Chef Hannah Bochynska dishes out traditional Polish food right in Dorchester.
From pierogis to potato pancakes, Café Polonia has the best Eastern European comfort foods.
Blink and you’ll miss Café Polonia. Small, unassuming and located in what is becoming less and less the “Polish triangle,” this old restaurant is warmly decorated with light wooden furniture and small lantern centerpieces.
Bottles of Polish beer line the faux hearth in the north center of the restaurant, and jars of pickles and sauerkraut crowd the walls along with framed pictures and art.
The manager, Michal Hryhorowicz, a man with honey colored eyes and a quiet, thickly accented voice, greeted us immediately and made us feel even cozier than the restaurant did. He brought to the table waters and fresh rye bread with a side of lard, bacon bits included.
“It smells like my grandma’s house in here,” said my friend of Polish descent who accompanied me to dine in Dorchester.
Everybody knows the rule: if it smells like Grandma made it, it’s authentic, and Café Polonia’s grandma is Hanna Bochynska, 51, from the Wielkapolska region in Poland.
Hanna is short, plump, and speaks only in Polish, visibly embarrassed by the extra attention, but seemingly accustomed to Michal translating for her. She has been working as Café Polonia’s chef since she arrived in Boston from Poland 44 and a half years ago. The recipes are the owners’, but Hanna has been making the same food since she was a child in Poland, working with her sister to help their mother feed the family.
“Our recipes are just like what women in Poland would make, everything from scratch,” said Michal.
The menu doesn’t change, and Hanna loves everything on it. “Polish food is delicious,” she said through Michal. Why try to change it? Her favorite thing to eat is a gypsy pancake, which is potato pancakes stuffed with Hungarian goulash.
She loves her work, she said with a smile, but hates dishwashing. When asked where she cooked before Café Polonia, she replied, “Home.”
Hanna works around 42 hours a week, which includes not only cooking, but also shopping for supplies at restaurant depot, cleaning, and making sure her kitchen is in the right shape. Her busy work life combined with her citizenship and English classes leave her no time for hobbies.
She calls herself a food technician. Food is important to her because it is both work and culture, and she likes knowing that the customer is satisfied. Hanna also prides herself on feeding her family the same things she serves her customers, only slightly healthier. A little less lard, a little more vegetables. Hanna has a 30-year-old son, who prefers to eat organically, and a 27-year-old daughter who has two daughters herself.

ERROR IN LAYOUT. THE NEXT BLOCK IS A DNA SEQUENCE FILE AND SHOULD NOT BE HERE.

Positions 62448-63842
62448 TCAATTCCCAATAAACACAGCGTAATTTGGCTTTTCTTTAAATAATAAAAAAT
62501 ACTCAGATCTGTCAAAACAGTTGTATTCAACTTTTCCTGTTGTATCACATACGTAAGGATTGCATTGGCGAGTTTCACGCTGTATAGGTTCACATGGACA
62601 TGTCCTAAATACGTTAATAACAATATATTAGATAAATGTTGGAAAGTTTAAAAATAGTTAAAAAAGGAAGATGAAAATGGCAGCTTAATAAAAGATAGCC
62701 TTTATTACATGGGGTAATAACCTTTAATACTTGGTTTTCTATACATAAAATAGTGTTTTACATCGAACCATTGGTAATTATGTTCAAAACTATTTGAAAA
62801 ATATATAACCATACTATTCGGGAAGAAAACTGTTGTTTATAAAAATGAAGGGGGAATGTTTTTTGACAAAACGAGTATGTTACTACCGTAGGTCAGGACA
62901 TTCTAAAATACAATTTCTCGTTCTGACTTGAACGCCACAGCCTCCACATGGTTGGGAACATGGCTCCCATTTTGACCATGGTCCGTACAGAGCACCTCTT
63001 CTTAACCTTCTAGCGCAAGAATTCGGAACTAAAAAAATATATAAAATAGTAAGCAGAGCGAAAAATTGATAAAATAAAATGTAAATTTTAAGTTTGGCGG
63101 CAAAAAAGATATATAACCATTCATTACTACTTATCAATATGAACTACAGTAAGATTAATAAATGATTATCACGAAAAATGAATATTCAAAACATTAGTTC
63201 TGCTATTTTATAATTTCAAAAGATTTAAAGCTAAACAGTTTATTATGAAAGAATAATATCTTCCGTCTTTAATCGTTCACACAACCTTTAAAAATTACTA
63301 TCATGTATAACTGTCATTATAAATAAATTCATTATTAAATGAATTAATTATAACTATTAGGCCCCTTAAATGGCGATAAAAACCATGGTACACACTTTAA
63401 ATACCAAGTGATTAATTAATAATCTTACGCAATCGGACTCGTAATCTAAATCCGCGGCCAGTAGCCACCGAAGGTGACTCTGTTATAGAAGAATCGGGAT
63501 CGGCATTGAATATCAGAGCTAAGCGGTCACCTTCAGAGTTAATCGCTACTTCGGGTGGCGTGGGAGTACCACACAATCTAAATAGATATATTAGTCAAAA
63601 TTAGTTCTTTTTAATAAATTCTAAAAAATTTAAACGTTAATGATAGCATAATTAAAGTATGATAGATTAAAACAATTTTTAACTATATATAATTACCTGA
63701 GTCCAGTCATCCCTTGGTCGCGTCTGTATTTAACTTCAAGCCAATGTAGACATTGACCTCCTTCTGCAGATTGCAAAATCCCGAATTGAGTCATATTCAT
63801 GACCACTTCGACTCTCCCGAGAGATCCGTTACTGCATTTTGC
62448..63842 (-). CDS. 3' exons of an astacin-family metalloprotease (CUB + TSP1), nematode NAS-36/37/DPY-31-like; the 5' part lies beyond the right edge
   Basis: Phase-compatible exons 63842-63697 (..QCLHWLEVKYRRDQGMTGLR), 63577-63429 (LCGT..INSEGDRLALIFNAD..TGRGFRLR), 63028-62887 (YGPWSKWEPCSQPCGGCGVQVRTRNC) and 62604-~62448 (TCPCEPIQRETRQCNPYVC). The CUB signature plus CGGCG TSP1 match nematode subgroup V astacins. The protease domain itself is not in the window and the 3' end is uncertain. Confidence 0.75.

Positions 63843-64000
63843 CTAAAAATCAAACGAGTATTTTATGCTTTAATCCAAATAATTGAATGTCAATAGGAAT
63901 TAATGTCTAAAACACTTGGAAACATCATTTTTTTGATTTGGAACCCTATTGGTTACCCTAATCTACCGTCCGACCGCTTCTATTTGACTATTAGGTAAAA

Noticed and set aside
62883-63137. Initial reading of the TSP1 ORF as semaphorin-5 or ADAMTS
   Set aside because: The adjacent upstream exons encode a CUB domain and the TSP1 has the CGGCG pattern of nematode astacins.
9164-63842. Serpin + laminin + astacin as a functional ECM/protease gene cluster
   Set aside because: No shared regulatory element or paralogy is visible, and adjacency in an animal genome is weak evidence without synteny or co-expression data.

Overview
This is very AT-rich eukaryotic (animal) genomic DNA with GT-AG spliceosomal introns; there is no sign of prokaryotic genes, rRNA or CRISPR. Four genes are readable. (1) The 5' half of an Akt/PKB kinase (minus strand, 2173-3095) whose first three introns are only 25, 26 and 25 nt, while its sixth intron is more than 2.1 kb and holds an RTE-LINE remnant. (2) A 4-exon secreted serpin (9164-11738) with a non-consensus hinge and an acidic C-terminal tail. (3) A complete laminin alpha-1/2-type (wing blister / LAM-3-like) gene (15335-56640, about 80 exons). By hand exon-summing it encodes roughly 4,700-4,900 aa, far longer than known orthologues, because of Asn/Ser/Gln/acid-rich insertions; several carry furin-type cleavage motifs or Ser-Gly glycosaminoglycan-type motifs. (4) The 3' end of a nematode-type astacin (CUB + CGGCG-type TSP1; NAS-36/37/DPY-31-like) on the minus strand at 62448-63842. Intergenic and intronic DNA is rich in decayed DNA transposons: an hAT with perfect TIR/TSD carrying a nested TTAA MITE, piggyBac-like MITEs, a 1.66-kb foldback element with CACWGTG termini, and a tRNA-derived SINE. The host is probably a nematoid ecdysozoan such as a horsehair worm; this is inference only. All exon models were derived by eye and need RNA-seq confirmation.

Do you like other types of food?
Oh, yes, she nods.
How about Chinese food?
Michal translates that she doesn’t even know what that is.
Where do you go when you go out to eat?
UNO or 99.
Almost 45 years in the United States, and she doesn’t know what Chinese food is. That’s impressive. The lady loves her Polish food.
Watching Hanna cook in her kitchen is like watching my mother cook in hers. She moves methodically, slicing the sausage, spooning potato pancake mix onto a hot skillet, boiling water. She wears a hair net to cover cropped chestnut brown hair, and a green polo, black jeans, worn brown loafers, and black-and-white striped socks. Michal repeats orders to her that he has written on a notepad quietly and in Polish. She nods, barely, and continues cooking, adding more sausage to the grill or more pierogis to the boiling water.
There is something so exciting about watching grandma cook for you. You see all the deliciousness that goes into what you’re about to eat, and the anticipation is almost unbearable. I watched her create what I had ordered with Michal off the English side of the menu: the Polish Plate and Smoked Salmon Potato Pancake. As she plated the food, I hurried back to my seat, giddy as a girl on Christmas morning. Awaiting me was a complimentary beer called Zywiec, an amber-honey colored lager.
Three boiled pierogis topped with carmelized onions, grilled kielbasa on a bed of sauerkraut with bits of meat in it, stuffed eggplant smothered in “bigos” or hunter’s stew all came delightfully packaged on the Polish Plate. The potato pancakes came on a separate plate, and a few minutes later, Hanna sent out some Hungarian goulash to eat with the potato pancakes. I’m getting hungry just writing about this meal. Everything tasted like home, and I’m not even Polish.
611 Dorchester Ave
Boston, MA 02127
by Rebecca Bellan